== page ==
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90s Slang You Should Know


[boot-top-ing] /ˈbutˌtɒp ɪŋ/
noun, Nautical.
the area between the water lines of a ship when fully loaded and when unloaded.
a distinctive band of paint covering this area.
Also called boottop
[boot-top] /ˈbutˌtɒp/ (Show IPA)
Origin of boottopping
First recorded in 1760-70; boot1 + topping Unabridged
Based on the Random House Dictionary, © Random House, Inc. 2017.
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Examples from the Web for boot-tops
Historical Examples
  • He did not find the card in any of the pockets, so he went on down and tried the boot-tops.

  • I'll not call this a bad cruise unless we have to chew our boot-tops.

    Blackbeard: Buccaneer Ralph D. Paine
  • His belt fitted trim and taut, and was polished as his boot-tops; Kinsey's sank down over the left hip, and was worn brown.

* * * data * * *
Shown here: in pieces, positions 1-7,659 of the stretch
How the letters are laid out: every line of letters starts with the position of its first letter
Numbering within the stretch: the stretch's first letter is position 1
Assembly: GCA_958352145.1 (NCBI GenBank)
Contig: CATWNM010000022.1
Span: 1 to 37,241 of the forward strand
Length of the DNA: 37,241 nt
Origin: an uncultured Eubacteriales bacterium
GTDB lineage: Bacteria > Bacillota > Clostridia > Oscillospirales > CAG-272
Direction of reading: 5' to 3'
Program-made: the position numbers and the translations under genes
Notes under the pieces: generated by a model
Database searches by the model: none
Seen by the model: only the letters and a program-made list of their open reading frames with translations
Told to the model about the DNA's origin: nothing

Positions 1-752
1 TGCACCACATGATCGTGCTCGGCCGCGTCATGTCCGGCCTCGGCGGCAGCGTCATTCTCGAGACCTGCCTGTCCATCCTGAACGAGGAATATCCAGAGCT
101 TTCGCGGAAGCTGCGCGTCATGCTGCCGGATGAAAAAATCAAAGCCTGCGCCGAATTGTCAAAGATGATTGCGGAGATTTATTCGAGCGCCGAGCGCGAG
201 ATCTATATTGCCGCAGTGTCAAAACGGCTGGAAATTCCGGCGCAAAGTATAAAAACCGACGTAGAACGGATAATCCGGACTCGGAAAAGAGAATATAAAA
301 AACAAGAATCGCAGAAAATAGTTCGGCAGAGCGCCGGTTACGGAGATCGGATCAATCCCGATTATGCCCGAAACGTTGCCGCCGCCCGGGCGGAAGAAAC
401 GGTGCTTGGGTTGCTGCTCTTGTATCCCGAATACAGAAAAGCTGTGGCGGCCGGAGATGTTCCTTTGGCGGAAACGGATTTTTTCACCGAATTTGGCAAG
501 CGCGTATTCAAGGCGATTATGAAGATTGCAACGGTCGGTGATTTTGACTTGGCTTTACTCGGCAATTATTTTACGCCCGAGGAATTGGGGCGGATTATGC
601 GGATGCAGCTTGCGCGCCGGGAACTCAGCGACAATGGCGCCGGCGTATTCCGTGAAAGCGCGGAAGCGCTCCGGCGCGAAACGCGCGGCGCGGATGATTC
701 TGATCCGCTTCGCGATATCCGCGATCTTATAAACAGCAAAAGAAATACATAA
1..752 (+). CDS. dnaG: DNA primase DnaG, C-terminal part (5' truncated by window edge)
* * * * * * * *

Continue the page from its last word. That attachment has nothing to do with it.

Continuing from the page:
Waring's Peril Charles King
  • No bottom to the soil anywhere; the mud and water reached to my boot-tops.

    On a Donkey's Hurricane Deck R. Pitcher Woodward
  • How uncouth he was, thought he, his trousers in his boot-tops, his coat spare upon his growing frame.

    The Bondboy George W. (George Washington) Ogden
  • Midmore did not at all like the feel of the water over his boot-tops.

    A Diversity of Creatures Rudyard Kipling
  • At every step the grass mat went below the surface of the water, and we could feel it rising over our boot-tops—cold and horrible.

    Three Times and Out Nellie L. McClung
  • At our feet the platform with the microscope over it hardly reached our boot-tops.

  • "I don't look very neat," replied Puss, rubbing the salt spray from his boot-tops.

  • I went down below, and crossed (over my boot-tops) to the other side, and followed up through the timber.

    Pluck on the Long Trail Edwin L. Sabin

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